SourceOne has been a significant boost to human resources and eDiscovery investigations, Sullivan says. One sign that a new system was needed, she notes, was a laborious investigation that required almost 80 hours from an IT worker to manually log in to employee mailboxes, locate and print relevant messages, and sort them according to date, time and topic. Without centralized archiving, PEFCU had no efficient way to search for and retrieve emails.
Now, Sullivan adds, such research may take only half an hour or, for more complex investigations, perhaps half a day. “It’s a timesaver for me and for quick recovery of that information for law enforcement, if necessary.”
SourceOne’s shortcutting feature automatically migrates email messages to a centralized archive, which enforces PEFCU’s corporate retention policies without any additional effort from employees. As an added benefit, reducing mailbox size and easing the burden on the Exchange mail server have improved performance.
Barry Murphy, cofounder and principal analyst at consulting firm The eDJ Group, believes 2013 is a transitional year for many law firms implementing technology-assisted reviews.
“We’re getting very specific questions about what types of processing engines law firms are using and what review or case assessment tools law firms are using,” he says. “From my perspective, the indication is that many are getting ready to make strategic investments.”
When evaluating platforms, Murphy recommends answering two main questions: What is most important to the firm? For some, it’s client services, while others prioritize cost. Then, what does the firm’s legal review look like? As more law firms and companies pursue e-discovery, the market has expanded to provide an increasing array of options, IBM’s eDiscovery Manager among them. “Business models and the usage scenarios are what really drive the decisions,” Murphy adds.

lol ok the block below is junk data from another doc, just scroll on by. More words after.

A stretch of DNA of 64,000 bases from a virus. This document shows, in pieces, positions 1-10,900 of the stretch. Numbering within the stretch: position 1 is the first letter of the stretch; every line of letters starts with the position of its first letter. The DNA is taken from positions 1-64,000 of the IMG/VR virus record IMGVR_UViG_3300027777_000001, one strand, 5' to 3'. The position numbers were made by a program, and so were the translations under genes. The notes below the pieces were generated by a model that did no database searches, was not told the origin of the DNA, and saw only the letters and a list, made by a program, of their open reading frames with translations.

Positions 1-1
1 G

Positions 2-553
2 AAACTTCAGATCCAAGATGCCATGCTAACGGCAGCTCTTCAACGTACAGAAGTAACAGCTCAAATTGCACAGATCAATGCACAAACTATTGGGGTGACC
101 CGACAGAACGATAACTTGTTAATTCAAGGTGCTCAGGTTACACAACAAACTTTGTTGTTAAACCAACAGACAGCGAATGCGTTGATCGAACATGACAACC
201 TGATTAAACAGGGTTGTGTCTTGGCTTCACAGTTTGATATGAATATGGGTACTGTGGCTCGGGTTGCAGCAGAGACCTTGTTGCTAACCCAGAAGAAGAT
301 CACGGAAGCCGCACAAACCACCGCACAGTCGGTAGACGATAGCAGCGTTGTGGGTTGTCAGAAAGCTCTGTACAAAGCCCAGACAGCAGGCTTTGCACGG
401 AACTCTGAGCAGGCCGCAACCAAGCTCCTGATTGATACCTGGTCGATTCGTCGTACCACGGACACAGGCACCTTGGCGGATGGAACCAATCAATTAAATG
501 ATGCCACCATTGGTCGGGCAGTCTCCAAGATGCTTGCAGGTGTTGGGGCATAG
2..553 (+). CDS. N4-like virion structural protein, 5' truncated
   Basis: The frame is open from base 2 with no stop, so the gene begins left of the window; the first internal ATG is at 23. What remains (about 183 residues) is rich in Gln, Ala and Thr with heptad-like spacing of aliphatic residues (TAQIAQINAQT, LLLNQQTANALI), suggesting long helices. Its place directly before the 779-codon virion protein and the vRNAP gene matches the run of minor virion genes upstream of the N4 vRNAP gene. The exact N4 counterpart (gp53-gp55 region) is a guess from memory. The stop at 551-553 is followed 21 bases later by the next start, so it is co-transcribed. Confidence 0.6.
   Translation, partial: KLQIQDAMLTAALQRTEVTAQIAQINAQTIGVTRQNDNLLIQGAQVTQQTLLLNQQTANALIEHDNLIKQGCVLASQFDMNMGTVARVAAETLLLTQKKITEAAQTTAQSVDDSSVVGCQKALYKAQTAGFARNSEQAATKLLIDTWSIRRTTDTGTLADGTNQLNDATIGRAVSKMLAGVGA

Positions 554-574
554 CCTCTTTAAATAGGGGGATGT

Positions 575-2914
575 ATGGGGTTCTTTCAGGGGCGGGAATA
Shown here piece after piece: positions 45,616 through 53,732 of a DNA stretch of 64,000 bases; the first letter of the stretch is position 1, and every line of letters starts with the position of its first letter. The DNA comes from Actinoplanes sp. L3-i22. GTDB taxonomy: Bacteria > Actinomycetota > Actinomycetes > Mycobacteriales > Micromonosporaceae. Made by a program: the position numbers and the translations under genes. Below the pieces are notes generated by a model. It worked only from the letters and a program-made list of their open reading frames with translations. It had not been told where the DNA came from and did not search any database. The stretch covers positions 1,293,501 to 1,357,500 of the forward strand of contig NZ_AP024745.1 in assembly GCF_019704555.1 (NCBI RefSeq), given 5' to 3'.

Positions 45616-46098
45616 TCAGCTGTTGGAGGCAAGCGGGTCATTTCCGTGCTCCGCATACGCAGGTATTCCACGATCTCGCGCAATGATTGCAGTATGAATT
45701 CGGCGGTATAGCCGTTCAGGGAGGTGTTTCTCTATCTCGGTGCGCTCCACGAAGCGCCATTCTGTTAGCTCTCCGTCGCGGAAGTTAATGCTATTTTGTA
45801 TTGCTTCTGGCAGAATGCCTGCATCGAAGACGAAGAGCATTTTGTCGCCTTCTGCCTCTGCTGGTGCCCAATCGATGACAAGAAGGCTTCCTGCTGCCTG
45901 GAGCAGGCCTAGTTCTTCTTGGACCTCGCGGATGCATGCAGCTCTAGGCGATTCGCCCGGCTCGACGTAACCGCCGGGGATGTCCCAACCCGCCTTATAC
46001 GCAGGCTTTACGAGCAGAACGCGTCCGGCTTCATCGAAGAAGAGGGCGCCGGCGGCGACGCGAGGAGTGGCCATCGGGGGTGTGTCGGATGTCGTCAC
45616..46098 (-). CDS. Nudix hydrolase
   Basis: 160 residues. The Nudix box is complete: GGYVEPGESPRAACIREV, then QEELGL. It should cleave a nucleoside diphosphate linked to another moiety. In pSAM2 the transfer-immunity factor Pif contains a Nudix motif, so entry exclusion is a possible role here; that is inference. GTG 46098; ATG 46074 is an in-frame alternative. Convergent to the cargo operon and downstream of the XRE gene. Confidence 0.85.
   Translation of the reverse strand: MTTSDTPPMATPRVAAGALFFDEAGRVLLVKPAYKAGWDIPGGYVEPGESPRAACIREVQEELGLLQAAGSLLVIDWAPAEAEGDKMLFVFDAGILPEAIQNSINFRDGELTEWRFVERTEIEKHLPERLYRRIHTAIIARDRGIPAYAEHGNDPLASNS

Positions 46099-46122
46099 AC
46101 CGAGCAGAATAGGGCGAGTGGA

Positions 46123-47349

A primary advantage of technology-assisted reviews, Murphy says, is that the faster lawyers can peruse data, the faster they can develop legal strategies.
At M4, Holmes believes Clearwell has changed workflow considerably. In large part, he attributes that to the ability of users to now work with documents in native formats, while the old method involved converting email, documents and images to PDFs. Even when M4’s lawyers and paralegals used optical character recognition to scan files and make them searchable, the process wasn’t seamless, Holmes says, “and it took forever.”
“What we were able to do was use the introduction of Clearwell to say to attorneys, ‘You really have to get in the 21st century and start reviewing documents natively,’” he says.
From a legal standpoint, native documents contain all the metadata that’s lost when documents are printed. That information could make a difference in a case. Clearwell outputs documents in native formats, and lawyers can redact data if needed, before providing the information to opposing counsel on a DVD or a portable hard drive.